13 Three pronged strategy for livelihood promotion: Rural Non-Farm Sector Agro-processing (oilseeds, pulses, grains) to be encouraged by providing power supply and other infrastructure in large villages Handicrafts and handloom units (cluster-based) to be given design and market linkages and credit Repairs and business services to be given credit Rural tourism to be promoted through a special package Social services in the private sector to be encouraged. Microfinance is a key missing input.
14 Three pronged strategy for livelihood promotion: Urban Informal Sector Out-sourcing of manufacturing to the household and small-scale level to be encouraged from big units (Japanese model). Needs skill building and linkages. Recognise that handicrafts and handloom units are largely urban: give design, market linkages and credit Repairs and business services, trade, transport, hotels, restaurants, entertainment services to be encouraged through simplifying licensing, taxes, etc. Social services in the private sector to be encouraged through partial privatisation - e.g. Rogi Kalyan Samitis
15 Specific steps for the future Establish a high level mission dedicated to promoting farm and non-farm livelihoods in Rajasthan. It should have three components; A “think tank” for analysis and strategy A “financial catalyst” for attracting investments and and extending credit to farmers and micro-enterprises An “agricultural and business development services” entity to provide training, extension, marketing support, etc. in both farm and non-farm sectors as well as in the urban informal sector.
16 Specific steps for the future 1: A “think tank” for analysis and strategy This is the proposed Rajasthan Centric Livelihoods and Investment Promotion (RCLIP) Mission for which a detailed proposal was already made to the UNDP (earlier called Livelihood Mission). It would have a high level Board of Advisors and a full-time, small group of professionals to carry out ongoing analysis and strategy formulation. It would be attached to the CM’s Office and the Bureau of Investment Promotion (BIP).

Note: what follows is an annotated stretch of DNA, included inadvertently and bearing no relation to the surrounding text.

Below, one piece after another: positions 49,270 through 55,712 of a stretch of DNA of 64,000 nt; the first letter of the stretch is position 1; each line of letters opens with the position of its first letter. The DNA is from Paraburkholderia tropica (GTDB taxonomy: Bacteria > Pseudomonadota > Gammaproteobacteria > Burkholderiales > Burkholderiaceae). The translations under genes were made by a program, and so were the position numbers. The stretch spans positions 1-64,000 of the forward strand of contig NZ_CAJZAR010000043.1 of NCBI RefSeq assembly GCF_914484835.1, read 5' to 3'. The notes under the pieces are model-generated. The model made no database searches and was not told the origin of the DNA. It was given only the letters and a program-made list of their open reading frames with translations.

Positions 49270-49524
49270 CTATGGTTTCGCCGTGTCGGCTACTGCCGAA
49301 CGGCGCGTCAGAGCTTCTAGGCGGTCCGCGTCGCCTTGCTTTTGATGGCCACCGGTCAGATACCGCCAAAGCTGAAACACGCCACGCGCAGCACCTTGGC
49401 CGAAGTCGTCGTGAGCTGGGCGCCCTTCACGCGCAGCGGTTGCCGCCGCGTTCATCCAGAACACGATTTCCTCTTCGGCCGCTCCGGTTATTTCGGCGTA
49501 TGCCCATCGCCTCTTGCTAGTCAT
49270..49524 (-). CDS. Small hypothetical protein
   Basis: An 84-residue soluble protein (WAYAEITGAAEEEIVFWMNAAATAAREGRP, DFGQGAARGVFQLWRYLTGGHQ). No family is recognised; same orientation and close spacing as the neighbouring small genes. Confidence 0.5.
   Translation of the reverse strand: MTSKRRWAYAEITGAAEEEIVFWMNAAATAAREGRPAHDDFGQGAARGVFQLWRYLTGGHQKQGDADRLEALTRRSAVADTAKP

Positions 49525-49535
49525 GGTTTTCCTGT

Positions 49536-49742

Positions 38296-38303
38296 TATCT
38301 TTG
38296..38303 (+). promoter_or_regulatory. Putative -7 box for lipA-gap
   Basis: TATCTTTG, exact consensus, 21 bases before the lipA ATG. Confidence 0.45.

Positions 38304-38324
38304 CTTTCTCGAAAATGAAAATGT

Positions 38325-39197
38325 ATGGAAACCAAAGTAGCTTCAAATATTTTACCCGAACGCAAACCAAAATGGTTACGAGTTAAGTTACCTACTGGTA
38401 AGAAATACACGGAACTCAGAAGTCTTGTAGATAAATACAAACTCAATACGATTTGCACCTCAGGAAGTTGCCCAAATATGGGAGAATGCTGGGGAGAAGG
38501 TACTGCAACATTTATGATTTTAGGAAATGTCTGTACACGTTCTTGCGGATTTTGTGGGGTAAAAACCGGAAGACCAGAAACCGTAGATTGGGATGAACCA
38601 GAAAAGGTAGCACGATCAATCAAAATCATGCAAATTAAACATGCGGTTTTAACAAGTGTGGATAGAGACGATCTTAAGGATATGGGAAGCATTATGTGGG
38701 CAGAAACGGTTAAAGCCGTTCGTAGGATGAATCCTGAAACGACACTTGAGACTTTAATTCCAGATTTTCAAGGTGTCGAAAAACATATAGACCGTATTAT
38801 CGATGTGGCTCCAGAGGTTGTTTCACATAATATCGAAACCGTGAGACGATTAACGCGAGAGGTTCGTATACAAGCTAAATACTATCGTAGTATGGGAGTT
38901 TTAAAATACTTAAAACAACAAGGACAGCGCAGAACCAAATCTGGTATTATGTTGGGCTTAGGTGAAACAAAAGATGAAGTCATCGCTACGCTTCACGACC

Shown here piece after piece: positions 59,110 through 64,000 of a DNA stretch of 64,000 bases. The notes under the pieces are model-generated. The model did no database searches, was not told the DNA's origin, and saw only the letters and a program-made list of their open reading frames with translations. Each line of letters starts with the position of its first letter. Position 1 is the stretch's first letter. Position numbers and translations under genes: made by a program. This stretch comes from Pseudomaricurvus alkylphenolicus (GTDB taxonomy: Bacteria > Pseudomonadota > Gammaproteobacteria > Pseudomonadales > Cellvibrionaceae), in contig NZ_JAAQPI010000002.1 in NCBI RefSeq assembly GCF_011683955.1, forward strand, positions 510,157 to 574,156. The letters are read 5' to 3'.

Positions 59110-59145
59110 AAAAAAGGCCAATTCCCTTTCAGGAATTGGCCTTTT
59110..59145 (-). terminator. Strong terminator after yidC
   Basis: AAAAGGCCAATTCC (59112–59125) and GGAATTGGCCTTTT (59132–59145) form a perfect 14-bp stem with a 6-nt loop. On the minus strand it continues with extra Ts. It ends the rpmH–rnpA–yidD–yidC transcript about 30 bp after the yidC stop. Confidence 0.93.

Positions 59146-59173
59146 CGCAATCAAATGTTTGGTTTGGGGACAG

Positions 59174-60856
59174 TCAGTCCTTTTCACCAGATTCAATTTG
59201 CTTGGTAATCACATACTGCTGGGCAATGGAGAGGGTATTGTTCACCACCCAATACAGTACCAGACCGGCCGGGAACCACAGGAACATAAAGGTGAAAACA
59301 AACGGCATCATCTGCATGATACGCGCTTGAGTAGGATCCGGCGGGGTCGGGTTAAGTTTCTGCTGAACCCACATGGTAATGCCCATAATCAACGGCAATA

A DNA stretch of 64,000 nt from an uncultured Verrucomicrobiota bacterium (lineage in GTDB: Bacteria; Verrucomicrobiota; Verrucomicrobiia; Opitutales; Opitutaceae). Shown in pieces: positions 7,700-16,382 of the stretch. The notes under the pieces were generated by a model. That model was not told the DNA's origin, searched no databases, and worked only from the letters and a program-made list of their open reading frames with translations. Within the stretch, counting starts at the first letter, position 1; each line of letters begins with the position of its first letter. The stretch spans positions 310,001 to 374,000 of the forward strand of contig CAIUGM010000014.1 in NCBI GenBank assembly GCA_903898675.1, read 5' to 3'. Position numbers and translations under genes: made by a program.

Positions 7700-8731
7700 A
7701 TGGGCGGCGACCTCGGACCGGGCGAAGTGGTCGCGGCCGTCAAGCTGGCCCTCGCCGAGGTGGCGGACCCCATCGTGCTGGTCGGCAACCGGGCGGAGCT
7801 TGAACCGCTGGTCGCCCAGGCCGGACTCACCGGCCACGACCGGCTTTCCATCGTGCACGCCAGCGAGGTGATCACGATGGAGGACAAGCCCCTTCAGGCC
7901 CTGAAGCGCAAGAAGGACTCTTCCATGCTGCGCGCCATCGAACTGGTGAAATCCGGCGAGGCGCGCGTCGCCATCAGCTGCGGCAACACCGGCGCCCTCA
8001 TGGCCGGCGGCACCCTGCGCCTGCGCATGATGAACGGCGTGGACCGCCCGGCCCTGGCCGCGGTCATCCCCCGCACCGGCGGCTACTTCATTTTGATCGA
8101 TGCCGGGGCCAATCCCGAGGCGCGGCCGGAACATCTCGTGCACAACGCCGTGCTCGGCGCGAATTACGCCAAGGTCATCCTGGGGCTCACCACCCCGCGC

17 Specific steps for the future 2: A “financial catalyst” for attracting investments and credit to farmers and micro-enterprises This will be the Rajasthan Rozgar Sahakari Bank Ltd to be established with technical assistance from BASIX and the Canadian Desjardins Cooperative ($90 billion assets, 6 million members). Being a cooperative will enable providing savings services to members and also lead to a producer owned institution. It will do both short-term and long-term lending to both farm and non-farm, rural and urban.
18 Specific steps for the future 3: An “agricultural and business development services” entity An “agricultural and business development services” entity to provide training, extension, marketing support, etc. to agriculture, horticulture, livestock, etc. This agency can be called Rajasthan Agriculture Development Agency (RADA). The Rural Non-Farm Development Agency (RUDA) can be given a wider mandate and its name changed to Non-Farm Livelihoods Development Agency (NLDA) to cover both rural and urban areas. RADA and NLDA Board and management needs to be professionalized and taken out of the purview of normal bureaucracy. They should be registered as Section 25 companies with 24% share capital from Rajasthan Govt.
19 Summary Promoting 7 lakh new livelihoods per year Improving incomes of the 200 lakh+ “working poor”, mostly in the agriculture, livestock rearing, the rural non-farm sector and the urban informal sector, through productivity enhancement This requires a comprehensive mission approach, with three prongs: A “think tank” for the Rajasthan Centric Livelihood and mission Investment Promotion (RCLIP) A financial catalyst institution – the Rajasthan Rozgar Coop Bank and An ‘agricultural and business development services’ agency (may be two, RADA and NLDA).